Britain’s largest Muslim umbrella organisation has confirmed that they will not be accepting any government funding based on “preconditions.”
In his speech to the 16th Annual General Meeting of the Muslim Council of Britain (MCB), Secretary General, Farooq Murad, outlined the community’s response to the Woolwich murder of May 22 and reflected community sentiment to the ongoing proposals to counter terrorism. In his speech he also confirmed that “MCB will not take money from the government, it will not subscribe to preconditions.”
Here are some excerpts from the speech at the British Muslim Heritage Centre in Manchester.
“With the reprehensible murder of drummer Lee Rigby by two deluded young men who claimed, wrongly, to act in the name of Islam. That Muslims did this in the name of our faith is a fact that cannot be ignored. That the conduct of our government’s foreign policy, which the attackers claimed as justification is also important to study.
“Accepting that the conduct of war abroad can bring political violence home does not in any way justify that violence; but nor does their violence delegitimise raising questions about the political motivations behind it. We must find a way to defuse political violence and we must open up spaces for robust and critical discussion of all aspects of what our government does in all our names at home and abroad so that all citizens, feel that they have a stake in this society and its policies and in challenging and rejecting all those who would undermine the legitimacy of political engagement, from wherever they hail, and whatever their ideology.”
“The murder of Lee Rigby and the Islamophobic backlash that has followed have given succour to those on the fringes, be that from the far-right or those who claim to do so in the name of Islam. It has also strengthened the hand of some in policy circles, who believe that the only solution to the “Muslim problem” is greater intrusion, surveillance and greater outside intervention. Those who believe that all engagement with our community should be framed in terms of counter-terrorism.
“In our view, extremism breeds not within communities, but in their gaps and margins. In places where the webs and safety nets of community that sustain dignity, self-worth, autonomy and solidarity fail. One of the few silver linings to recent events has been the fact that it has driven home to all of us that occupy the middle ground – be we Christian, Muslim, Hindu, Buddhist or atheist; be we black or white, indigenous; first second or third generation.
“No amount of investment in counter-terrorism alone will prevent another attack. But investment in the strengthening of the resilience and capacity of our communities across the whole of our society – through the promotion of civic engagement, social cohesion, capacity building, voice, dignity and stake-holding; through the strengthening of our democracy and through democratic practice and social justice. Investing in the resilience and capacity of our communities is the surest guarantee that we can stand up for who we are and what we believe in; that we can articulate our grievances without being accused of disloyalty and face up to those who seek to undermine our contribution to this society.”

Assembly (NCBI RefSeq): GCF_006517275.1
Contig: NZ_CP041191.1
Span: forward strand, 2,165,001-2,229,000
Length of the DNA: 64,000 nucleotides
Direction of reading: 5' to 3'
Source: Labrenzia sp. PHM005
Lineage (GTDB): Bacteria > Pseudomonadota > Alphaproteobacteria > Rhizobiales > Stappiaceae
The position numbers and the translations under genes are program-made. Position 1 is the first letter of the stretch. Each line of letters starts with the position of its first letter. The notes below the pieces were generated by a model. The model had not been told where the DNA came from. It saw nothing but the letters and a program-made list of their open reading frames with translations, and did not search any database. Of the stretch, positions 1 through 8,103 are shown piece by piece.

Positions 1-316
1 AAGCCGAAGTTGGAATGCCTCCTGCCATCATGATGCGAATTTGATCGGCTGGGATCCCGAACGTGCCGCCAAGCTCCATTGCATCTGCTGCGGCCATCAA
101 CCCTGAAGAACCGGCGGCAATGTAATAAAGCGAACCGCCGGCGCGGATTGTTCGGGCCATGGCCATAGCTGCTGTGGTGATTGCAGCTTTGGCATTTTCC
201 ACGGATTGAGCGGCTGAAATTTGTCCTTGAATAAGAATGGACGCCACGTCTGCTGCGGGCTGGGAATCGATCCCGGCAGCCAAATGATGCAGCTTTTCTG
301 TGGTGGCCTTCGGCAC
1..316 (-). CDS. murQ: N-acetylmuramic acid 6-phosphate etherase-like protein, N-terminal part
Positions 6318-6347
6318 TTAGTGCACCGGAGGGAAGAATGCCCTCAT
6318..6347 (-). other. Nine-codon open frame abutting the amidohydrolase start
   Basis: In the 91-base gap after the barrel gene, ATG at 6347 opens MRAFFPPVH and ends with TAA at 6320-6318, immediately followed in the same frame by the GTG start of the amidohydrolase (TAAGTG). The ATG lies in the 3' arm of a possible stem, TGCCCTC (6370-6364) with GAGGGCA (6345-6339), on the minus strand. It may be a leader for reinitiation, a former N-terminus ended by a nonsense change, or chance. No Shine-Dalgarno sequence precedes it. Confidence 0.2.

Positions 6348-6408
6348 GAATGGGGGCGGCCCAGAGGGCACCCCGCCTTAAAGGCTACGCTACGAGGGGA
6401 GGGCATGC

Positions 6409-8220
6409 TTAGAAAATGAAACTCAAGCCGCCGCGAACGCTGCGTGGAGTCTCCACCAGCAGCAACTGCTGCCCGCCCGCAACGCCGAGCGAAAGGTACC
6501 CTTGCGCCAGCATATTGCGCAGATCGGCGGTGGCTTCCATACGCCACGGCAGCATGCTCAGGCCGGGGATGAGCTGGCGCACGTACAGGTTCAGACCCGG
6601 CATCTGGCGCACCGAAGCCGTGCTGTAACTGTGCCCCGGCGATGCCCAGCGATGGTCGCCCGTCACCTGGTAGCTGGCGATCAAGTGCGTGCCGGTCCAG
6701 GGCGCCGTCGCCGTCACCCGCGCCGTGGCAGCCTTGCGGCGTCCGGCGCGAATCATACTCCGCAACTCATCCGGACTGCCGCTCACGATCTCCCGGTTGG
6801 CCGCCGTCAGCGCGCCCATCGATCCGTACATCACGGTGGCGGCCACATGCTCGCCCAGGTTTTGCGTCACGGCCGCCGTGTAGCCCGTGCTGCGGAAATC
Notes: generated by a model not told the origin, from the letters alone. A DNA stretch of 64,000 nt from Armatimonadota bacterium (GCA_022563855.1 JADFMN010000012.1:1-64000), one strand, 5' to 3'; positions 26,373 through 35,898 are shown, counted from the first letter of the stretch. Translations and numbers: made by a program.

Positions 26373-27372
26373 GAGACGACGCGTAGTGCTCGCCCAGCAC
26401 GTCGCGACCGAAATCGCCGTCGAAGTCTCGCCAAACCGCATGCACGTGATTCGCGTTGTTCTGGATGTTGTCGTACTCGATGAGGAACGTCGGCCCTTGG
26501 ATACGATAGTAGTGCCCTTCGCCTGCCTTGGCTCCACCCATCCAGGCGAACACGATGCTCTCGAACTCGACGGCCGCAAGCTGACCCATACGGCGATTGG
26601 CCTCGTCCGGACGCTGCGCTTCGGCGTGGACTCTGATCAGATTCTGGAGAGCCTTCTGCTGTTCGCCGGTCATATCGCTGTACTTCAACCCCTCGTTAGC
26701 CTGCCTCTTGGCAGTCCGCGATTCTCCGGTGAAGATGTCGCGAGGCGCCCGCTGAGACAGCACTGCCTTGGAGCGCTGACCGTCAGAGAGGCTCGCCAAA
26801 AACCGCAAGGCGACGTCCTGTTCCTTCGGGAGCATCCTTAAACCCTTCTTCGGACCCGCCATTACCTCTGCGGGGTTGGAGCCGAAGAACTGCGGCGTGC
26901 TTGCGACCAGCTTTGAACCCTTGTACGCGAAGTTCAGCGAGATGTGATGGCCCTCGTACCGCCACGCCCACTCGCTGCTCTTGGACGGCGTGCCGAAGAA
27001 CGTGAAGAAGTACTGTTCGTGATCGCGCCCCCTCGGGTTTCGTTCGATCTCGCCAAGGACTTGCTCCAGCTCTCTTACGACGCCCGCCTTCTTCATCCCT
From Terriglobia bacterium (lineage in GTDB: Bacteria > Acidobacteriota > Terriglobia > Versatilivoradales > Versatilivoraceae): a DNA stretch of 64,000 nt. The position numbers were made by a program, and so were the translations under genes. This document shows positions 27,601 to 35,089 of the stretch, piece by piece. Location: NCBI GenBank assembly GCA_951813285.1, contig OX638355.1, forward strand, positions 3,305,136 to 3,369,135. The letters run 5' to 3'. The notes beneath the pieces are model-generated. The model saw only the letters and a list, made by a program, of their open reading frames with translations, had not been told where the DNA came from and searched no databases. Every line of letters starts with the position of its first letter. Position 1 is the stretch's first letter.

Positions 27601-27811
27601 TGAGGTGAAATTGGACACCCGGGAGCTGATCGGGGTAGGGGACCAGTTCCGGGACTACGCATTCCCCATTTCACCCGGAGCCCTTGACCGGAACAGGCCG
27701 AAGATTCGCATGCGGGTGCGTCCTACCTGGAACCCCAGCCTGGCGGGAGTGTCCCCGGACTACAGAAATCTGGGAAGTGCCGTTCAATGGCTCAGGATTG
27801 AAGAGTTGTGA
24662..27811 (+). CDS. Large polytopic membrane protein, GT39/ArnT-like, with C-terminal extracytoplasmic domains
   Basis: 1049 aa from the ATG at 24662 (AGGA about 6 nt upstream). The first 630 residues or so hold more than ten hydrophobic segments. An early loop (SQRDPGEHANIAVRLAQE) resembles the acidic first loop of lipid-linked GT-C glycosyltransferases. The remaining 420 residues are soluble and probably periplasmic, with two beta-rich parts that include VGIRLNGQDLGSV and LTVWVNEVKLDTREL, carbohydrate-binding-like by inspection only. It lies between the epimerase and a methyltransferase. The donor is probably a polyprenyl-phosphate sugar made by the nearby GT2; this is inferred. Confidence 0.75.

Government funding & “intra-faith unity”
“So the MCB will not take money from the government, it will not subscribe to preconditions, it will engage as an equal partner with government (even if thus far has refused to engage), with other faiths and with civil society, on behalf of its 500 plus affiliates. It will do so with a twin aim: To challenge those who stir hatred and suspicion of Muslims, and to press home the point amongst our Muslim communities to take part fully in mainstream society and within the Ummah as a whole, and challenge those who divide us. That means initiating a forum amongst our scholars and activists to ensure that the Islamic message of resilience and good neighbourliness is stronger to our young people than the divisive message of rejectionists. And that is why one of the most important, if not the most important, items on today’s agenda is the signing of a document of intra-faith unity. A code of honour that is based on the idea that unless all of us first recognise ourselves as Muslims, as a single, diverse and vibrant community, we have no hope of being recognised in our turn.
“The document we are signing today is a first step. This document is a signal to the British Muslim community and to the world that we will not allow hatred and division to be preached by our brothers and sisters in Islam towards our brothers and sisters in Islam. Everything else we seek to achieve as a community must stem from this most basic respect for our fellow Muslims. It is a step towards establishing consensus.
“As Muslims we are the inheritors of one of the richest traditions in human history. A powerful force for social justice and spiritual well being. One of the greatest achievements of Islam was to inspire people to look beyond the ties of clan and tribe. It united one of the most disparate and independent peoples of the world – the Arabs of the 7th Century- and allowed them to imagine a wider community: A community of all humanity under the love and justice of a single God. All of us here believe in that community. And we must show courage in standing up for it in all its diversity.”
The full transcript of Farooq Murad’s speech can be read on the link provided below.